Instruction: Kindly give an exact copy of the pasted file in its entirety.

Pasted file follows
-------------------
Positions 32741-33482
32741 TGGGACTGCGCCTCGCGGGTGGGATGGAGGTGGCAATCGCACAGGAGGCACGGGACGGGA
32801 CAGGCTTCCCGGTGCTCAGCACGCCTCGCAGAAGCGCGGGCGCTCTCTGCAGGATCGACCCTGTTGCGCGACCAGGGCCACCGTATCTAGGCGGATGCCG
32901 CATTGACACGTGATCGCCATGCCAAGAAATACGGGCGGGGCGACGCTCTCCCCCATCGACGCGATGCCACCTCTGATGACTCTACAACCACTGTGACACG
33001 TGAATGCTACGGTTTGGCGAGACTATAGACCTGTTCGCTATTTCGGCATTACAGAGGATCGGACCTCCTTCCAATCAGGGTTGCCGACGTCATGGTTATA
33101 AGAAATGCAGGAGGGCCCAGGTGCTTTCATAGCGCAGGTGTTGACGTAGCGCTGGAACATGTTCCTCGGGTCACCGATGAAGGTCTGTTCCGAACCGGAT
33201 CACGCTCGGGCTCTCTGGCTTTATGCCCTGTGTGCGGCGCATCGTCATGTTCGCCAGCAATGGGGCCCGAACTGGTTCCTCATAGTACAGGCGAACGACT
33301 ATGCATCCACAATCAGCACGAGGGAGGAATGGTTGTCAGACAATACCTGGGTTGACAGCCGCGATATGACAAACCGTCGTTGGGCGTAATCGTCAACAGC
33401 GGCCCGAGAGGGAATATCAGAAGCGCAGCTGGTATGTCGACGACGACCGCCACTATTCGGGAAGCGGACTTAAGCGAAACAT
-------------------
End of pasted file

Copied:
Positions 32741-33482
32741 TGGGACTGCGCCTCGCGGGTGGGATGGAGGTGGCAATCGCACAGGAGGCACGGGACGGGA
32801 CAGGCTTCCCGGTGCTCAGCACGCCTCGCAGAAGCGCGGGCGCTCTCTGCAGGATCGACCCTGTTGCGCGACCAGGGCCACCGTATCTAGGCGGATGCCG
32901 CATTGACACGTGATCGCCATGCCAAGAAATACGGGCGGGGCGACGCTCTCCCCCATCGACGCGATGCCACCTCTGATGACTCTACAACCACTGTGACACG
33001 TGAATGCTACGGTTTGGCGAGACTATAGACCTGTTCGCTATTTCGGCATTACAGAGGATCGGACCTCCTTCCAATCAGGGTTGCCGACGTCATGGTTATA
33101 AGAAATGCAGGAGGGCCCAGGTGCTTTCATAGCGCAGGTGTTGACGTAGCGCTGGAACATGTTCCTCGGGTCACCGATGAAGGTCTGTTCCGAACCGGAT
33201 CACGCTCGGGCTCTCTGGCTTTATGCCCTGTGTGCGGCGCATCGTCATGTTCGCCAGCAATGGGGCCCGAACTGGTTCCTCATAGTACAGGCGAACGACT
33301 ATGCATCCACAATCAGCACGAGGGAGGAATGGTTGTCAGACAATACCTGGGTTGACAGCCGCGATATGACAAACCGTCGTTGGGCGTAATCGTCAACAGC
33401 GGCCCGAGAGGGAATATCAGAAGCGCAGCTGGTATGTCGACGACGACCGCCACTATTCGGGAAGCGGACTTAAGCGAAACAT